- Environmentally friendly – Many people assume that cedar siding is not environmentally friendly because it is a wood siding. This assumption could not be further from the truth. By nature, cedar requires minimal treatment and processing and it is totally biodegradable. Furthermore, it is renewable and lasts longer than practically all other wood siding options you could consider.
The cons of cedar siding
- It is expensive – Cedar siding requires a homeowner who is ready to spend a substantial amount of money. This is the likely reason why many mobile homeowners do not use cedar. For just one square foot of cedar siding, you are likely to spend over $7, making it one of the most expensive siding for mobile homes.
- It reacts poorly to iron – When you install cedar siding, you should make sure it does not come into contact with iron because doing so will cause the cedar to start breaking apart, drastically reducing its shell life. Furthermore, this falling apart will increase the costs of its maintenance. Therefore, cedar siding should be installed using aluminum or stainless steel nails.
- Prone to catching fire – Like any other wood, cedar can easily catch fire. In the event of a fire, it will be extremely tough to put it off once it finds its way to your cedar siding, thereby increasing the chances of your home burning to the ground before fire fighters can arrive on the scene. That said, you can treat cedar siding to make it fire resistant. But you should keep in mind that treating the cedar siding would also take away its environmental friendliness.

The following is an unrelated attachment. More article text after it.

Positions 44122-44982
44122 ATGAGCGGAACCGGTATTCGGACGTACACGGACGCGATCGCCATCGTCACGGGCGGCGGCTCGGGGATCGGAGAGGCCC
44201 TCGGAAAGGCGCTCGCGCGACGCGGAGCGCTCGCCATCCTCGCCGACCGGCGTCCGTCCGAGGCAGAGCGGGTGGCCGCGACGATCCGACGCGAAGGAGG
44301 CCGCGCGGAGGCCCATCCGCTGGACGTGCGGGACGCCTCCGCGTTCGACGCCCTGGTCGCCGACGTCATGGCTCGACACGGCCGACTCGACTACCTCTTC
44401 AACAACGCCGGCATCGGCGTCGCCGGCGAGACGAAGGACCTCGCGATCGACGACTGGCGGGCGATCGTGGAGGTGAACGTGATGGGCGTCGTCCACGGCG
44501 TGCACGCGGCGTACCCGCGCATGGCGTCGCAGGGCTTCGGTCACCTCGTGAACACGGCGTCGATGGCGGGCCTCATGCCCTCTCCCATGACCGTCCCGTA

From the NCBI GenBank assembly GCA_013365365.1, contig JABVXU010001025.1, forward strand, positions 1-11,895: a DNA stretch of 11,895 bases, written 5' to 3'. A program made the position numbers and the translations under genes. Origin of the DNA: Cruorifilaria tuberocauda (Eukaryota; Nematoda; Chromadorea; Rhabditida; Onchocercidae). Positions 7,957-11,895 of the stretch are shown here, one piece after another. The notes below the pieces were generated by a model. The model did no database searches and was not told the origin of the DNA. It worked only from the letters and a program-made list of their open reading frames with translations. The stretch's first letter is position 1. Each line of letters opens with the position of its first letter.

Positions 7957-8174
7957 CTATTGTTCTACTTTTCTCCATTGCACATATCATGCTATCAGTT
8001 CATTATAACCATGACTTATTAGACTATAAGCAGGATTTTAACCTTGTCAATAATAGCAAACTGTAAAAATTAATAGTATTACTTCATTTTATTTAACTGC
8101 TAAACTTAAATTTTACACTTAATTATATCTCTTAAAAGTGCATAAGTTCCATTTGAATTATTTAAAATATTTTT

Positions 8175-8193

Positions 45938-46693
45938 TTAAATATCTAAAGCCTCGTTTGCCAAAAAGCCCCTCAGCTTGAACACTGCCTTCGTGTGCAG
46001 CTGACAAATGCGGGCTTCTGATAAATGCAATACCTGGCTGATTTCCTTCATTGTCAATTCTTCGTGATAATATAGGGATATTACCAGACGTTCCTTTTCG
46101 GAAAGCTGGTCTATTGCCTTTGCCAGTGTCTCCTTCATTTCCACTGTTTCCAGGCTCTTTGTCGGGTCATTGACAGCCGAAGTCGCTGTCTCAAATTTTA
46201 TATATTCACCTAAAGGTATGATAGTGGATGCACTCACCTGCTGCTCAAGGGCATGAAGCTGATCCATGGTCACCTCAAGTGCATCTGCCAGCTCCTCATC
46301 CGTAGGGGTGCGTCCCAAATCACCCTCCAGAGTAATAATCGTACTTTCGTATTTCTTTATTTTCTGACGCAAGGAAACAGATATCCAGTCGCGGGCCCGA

- Problems with natural materials – Like other natural materials, cedar has its problems when it comes to reacting to the environment. When it is subjected to certain environments, cedar siding loses its appeal. For instance, it loses its color when it is exposed to water for long periods of time. This can be particularly disturbing to look at when only a portion of the cedar siding was exposed to the water. In addition, continued interaction of cedar with water will eventually create mildew and mold. Moreover, cedar will rot if you do not do enough to deal with the challenges of mold, mildew and water.
Improve the aesthetic appeal of your mobile home with mobile home siding replacement
Mobile home siding replacement is about increasing the energy efficiency of your home, increasing the value of your home and improving the overall appearance of your dwelling. When deciding on the material to use for your mobile home siding, remember to consider the costs of maintenance over time, the lifespan and weight of the material as well as the installation expertise available.
Have you done a mobile home siding replacement in the past? What was experience like? Did you use any of the materials discussed in this article? Tell us about what you like about the material you used and the challenges you are facing using it.
Are there some pros and cons of these materials that you think we have left out? Please tell us in the comments section below. You can also ask the questions you may have regarding installing any of the siding materials mentioned in this article.